Evangelical Realignment: The Political Power of the Christian Right

Article excerpt

AFTER THE overwhelming Republican triumphs in the 1994 elections, pundits scrambled to find an explanation. Some attributed the results to "angry white men" or "antigovernment" sentiment. Others focused on the role of the Christian Right. Our analysis of the polls shows that the Christian Right was indeed crucial to November's results. It not only made distinct contributions to dozens of GOP victories, but also advanced the growing alignment of evangelical Protestants with the Republican Party. For the first time, a majority of evangelicals identify themselves as Republicans.

The contributions of the Christian Coalition illustrate the magnitude of the Christian Right's campaign. The coalition's national headquarters was bolstered by 48 state units, 1,400 local chapters and 1.5 million members. This formal structure sustained an informal web of activists, with some 17,000 neighborhood or precinct coordinators, 30,000 local workers, 23,000 "church liaisons" and contacts in about 60,000 churches. The coalition's network distributed 33 million "nonpartisan" voter guides, mostly to evangelical churchgoers. Produced for all congressional contests, as well as for many state and local races, the guides drew clear distinctions between candidates on issues dear to the coalition--without, of course, making any formal endorsement which might invite confrontation with the Federal Election Commission or the Internal Revenue Service.

The coalition's network also mailed over a million postcards, made more than a half-million get-out-the-vote telephone calls, and provided extensive volunteer assistance to candidate and party organizations. All this was on top of political information transmitted to The Christian American's estimated 450,000 monthly readers, the 700 Club's 200,000 weekly viewers, visitors to the coalition's homepage on Internet, and viewers of the coalition's program on National Empowerment Television.

The coalition was assisted by other organizations on the Christian Right, including Concerned Women for America (1,200 local chapters which issued 2 million voter guides), Focus on the Family and its state affiliates (26 organizations, 9 million voter guides), the Traditional Values Coalition and the American Family Association. In addition, dozens of independent state and local groups recruited volunteers and distributed campaign literature, with varying degrees of coordination, sometimes eclipsing the coalition's exertions. All told, the Christian Right probably mobilized 4 million activists and reached 50 million voters--a performance rivaling those of such traditional electoral powerhouses as the gun owners and labor unions.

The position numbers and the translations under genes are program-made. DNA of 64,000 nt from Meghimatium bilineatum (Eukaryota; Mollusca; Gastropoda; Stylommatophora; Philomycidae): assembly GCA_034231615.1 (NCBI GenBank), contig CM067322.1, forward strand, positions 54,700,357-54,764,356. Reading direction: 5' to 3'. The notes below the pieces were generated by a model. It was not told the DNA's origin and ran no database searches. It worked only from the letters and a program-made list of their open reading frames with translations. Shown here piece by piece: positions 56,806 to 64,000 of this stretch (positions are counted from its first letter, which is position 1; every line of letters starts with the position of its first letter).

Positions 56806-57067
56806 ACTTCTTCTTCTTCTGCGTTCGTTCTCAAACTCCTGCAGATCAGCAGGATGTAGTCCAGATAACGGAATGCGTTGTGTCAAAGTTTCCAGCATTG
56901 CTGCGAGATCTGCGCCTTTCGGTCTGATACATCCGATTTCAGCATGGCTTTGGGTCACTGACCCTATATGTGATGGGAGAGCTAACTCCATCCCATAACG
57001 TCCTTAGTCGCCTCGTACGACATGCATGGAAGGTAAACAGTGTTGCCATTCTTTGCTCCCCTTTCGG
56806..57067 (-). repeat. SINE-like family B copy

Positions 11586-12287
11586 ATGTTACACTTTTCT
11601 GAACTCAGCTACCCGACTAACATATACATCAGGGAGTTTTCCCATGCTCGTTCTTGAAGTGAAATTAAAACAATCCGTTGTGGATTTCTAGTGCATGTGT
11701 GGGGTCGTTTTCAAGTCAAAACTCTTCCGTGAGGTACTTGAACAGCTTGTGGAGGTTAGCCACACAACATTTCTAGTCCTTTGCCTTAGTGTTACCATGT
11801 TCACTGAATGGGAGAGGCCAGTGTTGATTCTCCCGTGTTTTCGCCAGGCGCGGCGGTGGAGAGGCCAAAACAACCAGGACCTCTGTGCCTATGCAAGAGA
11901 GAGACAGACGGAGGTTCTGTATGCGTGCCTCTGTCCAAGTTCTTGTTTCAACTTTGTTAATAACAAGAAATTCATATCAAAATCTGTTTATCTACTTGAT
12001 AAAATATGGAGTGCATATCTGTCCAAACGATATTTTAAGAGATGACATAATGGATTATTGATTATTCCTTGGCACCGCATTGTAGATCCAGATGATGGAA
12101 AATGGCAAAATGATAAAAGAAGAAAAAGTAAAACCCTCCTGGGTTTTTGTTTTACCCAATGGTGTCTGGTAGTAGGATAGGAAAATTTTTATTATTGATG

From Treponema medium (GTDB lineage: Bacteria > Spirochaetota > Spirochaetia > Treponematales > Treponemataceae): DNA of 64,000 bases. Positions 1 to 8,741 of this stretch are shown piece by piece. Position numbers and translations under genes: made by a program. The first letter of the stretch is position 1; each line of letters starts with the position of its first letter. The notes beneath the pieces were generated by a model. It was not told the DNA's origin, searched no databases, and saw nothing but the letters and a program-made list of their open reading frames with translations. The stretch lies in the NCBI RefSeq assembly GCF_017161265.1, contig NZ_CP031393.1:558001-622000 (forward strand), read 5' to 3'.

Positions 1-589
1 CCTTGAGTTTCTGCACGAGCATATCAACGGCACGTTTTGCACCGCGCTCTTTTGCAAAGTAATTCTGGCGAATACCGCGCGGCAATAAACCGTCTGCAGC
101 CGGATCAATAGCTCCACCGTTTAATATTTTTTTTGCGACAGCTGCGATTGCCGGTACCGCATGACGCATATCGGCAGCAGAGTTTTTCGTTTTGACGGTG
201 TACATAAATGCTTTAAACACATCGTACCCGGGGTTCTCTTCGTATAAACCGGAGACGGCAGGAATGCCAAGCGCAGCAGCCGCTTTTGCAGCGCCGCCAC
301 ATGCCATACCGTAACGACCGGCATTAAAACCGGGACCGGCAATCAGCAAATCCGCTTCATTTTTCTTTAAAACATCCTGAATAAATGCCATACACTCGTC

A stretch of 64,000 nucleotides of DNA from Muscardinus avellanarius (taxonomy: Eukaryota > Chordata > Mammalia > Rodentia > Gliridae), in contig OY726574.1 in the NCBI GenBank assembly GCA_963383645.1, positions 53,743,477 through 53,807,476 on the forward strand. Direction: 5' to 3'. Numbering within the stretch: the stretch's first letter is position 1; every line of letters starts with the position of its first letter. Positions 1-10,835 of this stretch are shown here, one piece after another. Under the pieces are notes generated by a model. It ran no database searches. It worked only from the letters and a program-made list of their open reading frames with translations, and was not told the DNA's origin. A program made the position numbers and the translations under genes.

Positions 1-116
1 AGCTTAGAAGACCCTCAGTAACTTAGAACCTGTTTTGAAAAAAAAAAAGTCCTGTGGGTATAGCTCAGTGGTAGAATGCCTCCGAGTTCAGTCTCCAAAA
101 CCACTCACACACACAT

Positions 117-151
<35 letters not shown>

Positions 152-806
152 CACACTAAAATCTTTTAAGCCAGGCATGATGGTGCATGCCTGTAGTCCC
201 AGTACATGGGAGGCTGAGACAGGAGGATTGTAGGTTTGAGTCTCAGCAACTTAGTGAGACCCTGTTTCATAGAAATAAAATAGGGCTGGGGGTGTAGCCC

All this activity pushed in one direction: for the Republicans. This exclusivism reflects not only the movement's natural affinity for GOP conservatism but also its new institutionalized role in Republican politics. After years of quiet growth, the proportion of evangelicals among party activists is now the same as that of evangelicals among all Republican voters. At the 1992 Republican National Convention, for example, about one-fourth of the delegates regarded themselves as either "members" or "supporters" of the Christian Right.

WHATEVER THEIR strength in the national GOP, the Christian Right is probably even more powerful in individual states. In 1994 Campaigns and Elections magazine found that the Christian Right was "dominant" in 18 state GOP organizations and had substantial influence in 13 more. Less systematic evidence suggests that the Christian Right may be strongest of all in local Republican committees. Christian Right influence is often portrayed as emanating from "unfriendly takeovers" by accomplished subterranean operatives, leading a minuscule but dedicated band of zealots. While a few cases fit this description, our analysis (and that of Clyde Wilcox of Georgetown University) of the Christian Right's influence in state GOPs reveals deeper social and political forces at work. …